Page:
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Early Child Development - Attachment



Attachment is the emotional connection and relationship between you and your child. Parent-child attachment starts during pregnancy and develops in the first year of life and continues to develop throughout your child’s life. 


Why is this connection with your child important?

Healthy, secure attachment is directly linked to long-term positive emotional and mental health for your baby as they develop into children, teens and adults. Children need to feel loved and safe to develop secure attachment and become secure adults. Research has shown that secure attachment can help your child be better able to learn and cope with stress; feel confident, understand and share their feelings and have fewer behaviour problems. The opposite is also true. Insecure and disorganized attachment put children at increasing risk of problem behaviours and poor physical and mental health. Some examples include preschool and school-aged aggression, difficulty understanding and managing their emotions, and depression.

How do you develop a healthy secure attachment relationship with your child?

Your baby was born with the ability to tell you when they need you. These are called cues. They stare into the distance, have jerky movements, yawn, fuss, suck their fingers and sometimes lose interest in people or toys. Cues that your baby is ready to play with you are eyes wide and bright, eye contact with you, smiles, smooth movements, hands reaching out to you. How you respond to your baby’s cues of wanting to play, or cues of needing a break, or cues of distress (like crying) or cues of hunger, will build your attachment relationship with your child. Your child needs you close by to feel loved and safe as they explore their environment and as they grow and develop.

Attachment starts before baby is even born:

Attachment with your baby starts before your baby is even born and helps to improve both your relationship with your baby and your baby’s mental and emotional well-being. Your baby can hear and feel you. They love the sound of your voice and prefer your voice over anyone else’s. When you talk or sing to your unborn baby, you are helping to build his or her knowledge of language and at the same time you are creating a special bond with them. View the YouTube Singing to the Baby video presented by Penny Simkin.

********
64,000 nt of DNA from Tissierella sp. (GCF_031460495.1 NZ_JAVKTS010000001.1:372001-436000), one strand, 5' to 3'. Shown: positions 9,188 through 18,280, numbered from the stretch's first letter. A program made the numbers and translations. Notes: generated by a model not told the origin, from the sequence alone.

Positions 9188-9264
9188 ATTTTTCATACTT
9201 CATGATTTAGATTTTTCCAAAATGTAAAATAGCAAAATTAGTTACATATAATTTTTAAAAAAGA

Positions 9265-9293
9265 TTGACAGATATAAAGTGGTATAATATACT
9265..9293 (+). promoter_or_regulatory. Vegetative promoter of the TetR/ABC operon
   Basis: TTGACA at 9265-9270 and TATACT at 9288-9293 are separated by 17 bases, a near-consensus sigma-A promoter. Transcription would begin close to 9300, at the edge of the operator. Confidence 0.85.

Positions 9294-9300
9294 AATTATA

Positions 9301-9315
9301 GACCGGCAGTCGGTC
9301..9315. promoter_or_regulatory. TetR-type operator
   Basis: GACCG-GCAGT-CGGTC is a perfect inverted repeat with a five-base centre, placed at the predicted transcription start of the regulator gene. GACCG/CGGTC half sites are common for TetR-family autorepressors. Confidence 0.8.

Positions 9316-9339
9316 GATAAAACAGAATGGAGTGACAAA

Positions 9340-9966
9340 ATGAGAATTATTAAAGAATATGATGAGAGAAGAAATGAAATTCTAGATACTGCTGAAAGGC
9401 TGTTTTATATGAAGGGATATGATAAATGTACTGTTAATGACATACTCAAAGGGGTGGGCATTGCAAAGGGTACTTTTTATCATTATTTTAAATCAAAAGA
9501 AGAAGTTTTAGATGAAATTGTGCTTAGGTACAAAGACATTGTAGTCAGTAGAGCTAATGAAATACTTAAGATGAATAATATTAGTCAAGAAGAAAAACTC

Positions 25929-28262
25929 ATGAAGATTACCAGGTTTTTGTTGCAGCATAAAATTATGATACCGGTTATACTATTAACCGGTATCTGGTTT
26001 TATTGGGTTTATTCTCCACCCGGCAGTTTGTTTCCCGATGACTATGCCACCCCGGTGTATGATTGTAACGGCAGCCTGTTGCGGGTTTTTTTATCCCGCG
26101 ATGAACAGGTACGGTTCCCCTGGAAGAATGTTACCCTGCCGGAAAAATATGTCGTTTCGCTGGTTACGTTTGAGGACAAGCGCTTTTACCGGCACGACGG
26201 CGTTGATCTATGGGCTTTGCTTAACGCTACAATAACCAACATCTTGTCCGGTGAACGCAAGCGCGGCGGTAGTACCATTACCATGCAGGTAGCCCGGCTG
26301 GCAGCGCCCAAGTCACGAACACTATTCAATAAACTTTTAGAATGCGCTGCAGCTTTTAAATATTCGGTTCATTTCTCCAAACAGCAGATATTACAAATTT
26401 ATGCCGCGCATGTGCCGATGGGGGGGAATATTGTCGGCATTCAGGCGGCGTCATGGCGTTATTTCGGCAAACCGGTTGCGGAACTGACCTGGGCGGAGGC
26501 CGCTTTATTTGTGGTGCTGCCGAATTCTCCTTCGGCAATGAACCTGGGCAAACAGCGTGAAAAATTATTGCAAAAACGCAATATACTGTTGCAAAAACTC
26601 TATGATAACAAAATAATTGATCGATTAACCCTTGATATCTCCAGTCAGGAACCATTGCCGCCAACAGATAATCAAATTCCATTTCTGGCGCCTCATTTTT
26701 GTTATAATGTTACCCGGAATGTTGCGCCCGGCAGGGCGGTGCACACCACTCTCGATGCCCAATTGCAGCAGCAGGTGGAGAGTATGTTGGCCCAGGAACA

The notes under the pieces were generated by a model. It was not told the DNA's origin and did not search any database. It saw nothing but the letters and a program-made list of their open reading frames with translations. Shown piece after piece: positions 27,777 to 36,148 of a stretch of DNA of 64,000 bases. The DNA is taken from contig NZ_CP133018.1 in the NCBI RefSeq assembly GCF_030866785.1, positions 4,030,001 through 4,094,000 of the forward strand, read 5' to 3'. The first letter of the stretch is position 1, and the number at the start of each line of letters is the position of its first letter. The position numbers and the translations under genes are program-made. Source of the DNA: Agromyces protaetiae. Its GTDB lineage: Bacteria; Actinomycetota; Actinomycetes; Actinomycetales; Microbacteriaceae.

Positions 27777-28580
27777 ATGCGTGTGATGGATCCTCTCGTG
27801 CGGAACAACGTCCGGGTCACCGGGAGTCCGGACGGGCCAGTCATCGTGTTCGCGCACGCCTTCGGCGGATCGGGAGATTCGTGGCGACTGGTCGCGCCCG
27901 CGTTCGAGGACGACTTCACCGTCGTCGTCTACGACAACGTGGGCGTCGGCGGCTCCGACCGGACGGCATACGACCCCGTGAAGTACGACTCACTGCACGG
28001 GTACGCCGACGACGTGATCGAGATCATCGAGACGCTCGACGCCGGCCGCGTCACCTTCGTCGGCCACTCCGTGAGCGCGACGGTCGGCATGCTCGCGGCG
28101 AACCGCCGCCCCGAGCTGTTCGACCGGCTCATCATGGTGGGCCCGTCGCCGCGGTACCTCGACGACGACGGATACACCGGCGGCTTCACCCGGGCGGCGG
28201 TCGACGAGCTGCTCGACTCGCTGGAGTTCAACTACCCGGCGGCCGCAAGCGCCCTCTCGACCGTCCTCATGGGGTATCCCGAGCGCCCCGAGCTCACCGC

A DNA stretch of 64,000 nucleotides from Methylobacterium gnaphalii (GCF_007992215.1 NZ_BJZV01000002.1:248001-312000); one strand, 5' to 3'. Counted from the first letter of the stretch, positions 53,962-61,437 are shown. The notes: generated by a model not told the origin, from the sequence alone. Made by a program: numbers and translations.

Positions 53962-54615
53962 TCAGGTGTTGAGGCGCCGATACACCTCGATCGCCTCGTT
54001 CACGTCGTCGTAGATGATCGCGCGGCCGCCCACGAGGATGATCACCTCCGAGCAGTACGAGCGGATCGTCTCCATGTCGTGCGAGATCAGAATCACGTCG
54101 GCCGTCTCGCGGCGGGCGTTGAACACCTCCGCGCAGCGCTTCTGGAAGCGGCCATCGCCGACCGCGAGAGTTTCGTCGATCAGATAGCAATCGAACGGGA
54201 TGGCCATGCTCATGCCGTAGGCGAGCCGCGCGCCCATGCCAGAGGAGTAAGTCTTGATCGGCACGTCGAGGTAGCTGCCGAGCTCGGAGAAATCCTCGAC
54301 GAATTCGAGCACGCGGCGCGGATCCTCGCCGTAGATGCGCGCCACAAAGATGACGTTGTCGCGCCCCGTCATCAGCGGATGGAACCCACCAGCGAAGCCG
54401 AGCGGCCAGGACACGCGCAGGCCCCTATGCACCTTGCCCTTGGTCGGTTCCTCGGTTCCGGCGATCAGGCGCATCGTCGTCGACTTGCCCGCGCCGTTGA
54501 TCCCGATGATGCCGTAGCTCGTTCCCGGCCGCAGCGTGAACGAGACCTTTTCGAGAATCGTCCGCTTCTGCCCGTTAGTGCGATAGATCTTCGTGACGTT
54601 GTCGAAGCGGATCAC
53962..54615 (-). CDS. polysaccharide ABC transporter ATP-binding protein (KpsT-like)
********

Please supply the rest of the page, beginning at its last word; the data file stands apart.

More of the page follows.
Your unborn baby also knows when you are stressed or relaxed. He or she, too, can also become stressed or relaxed, so it is important that you try to create a calm environment for your baby.

Ten Tips Towards Secure Parent-Child Attachment:

  1. Hold your newborn baby skin-to-skin.
  2. Breastfeed your baby on demand.
  3. Always respond to your baby’s needs and cues for attention, comfort, support or security. When you respond to your baby’s cues, for example if they reach out for you with their arms, this gives your baby the confidence to explore their environment which helps them to learn. When they learn that you love them and comfort them, they feel secure and grow up to be secure adults.
  4. Stay calm in your baby’s presence. For example, when your baby is upset and difficult to comfort your baby needs you to stay calm. If you are unable to stay calm, then baby will become calm. If you need a break, have a family member or friend help so you can step away and calm down.
  5. Take time each day to look into your baby’s eyes.
  6. Consistently respond to your baby's cries even if they keep crying. The important thing is that you try to comfort them so that they learn to depend on you. This will help them to trust. Remember, you can't spoil a baby. Responding to their cries is what helps them feel loved and safe.
  7. Respond to your child when they seek your attention. Show interest in your child’s activities and spend one-on-one time doing these activities together. Make time to talk and listen to your child about their day and about their feelings. Sometimes they are sad or scared or lonely and need comfort and attention.
  8. Accept and get to know your child's individual personality. Each individual child responds differently to situations. Sometimes children are more sensitive or behave differently because of their mood. Talk about their emotions or mood and help them sort them out. Emotions affect behaviour.
  9. Reassure your child that you will return. It is normal for your preschooler to fear losing you. This is called separation anxiety. Create a goodbye routine and leave with confidence.
  10. Find Community Parenting Programs, Supports and Resources:

Date of creation: December 9, 2014
Last modified on: March 31, 2022


1Encyclopedia in Early Childhood Development. 2022. Attachment. Retrieved from
2Boston Basics. 2022.Maximize Love, Manage Stress. Retrieved from
3The Attachment Network of Manitoba. 2021. 10 Things Your Baby Wants You to Know. Retrieved from
4Help Guide Parenting. 2020.Building a Secure Attachment Bond with Your Baby. Retrieved from
5Sick Kids About Kids Health. 2009. Attachment: What You Can Do. Retrieved from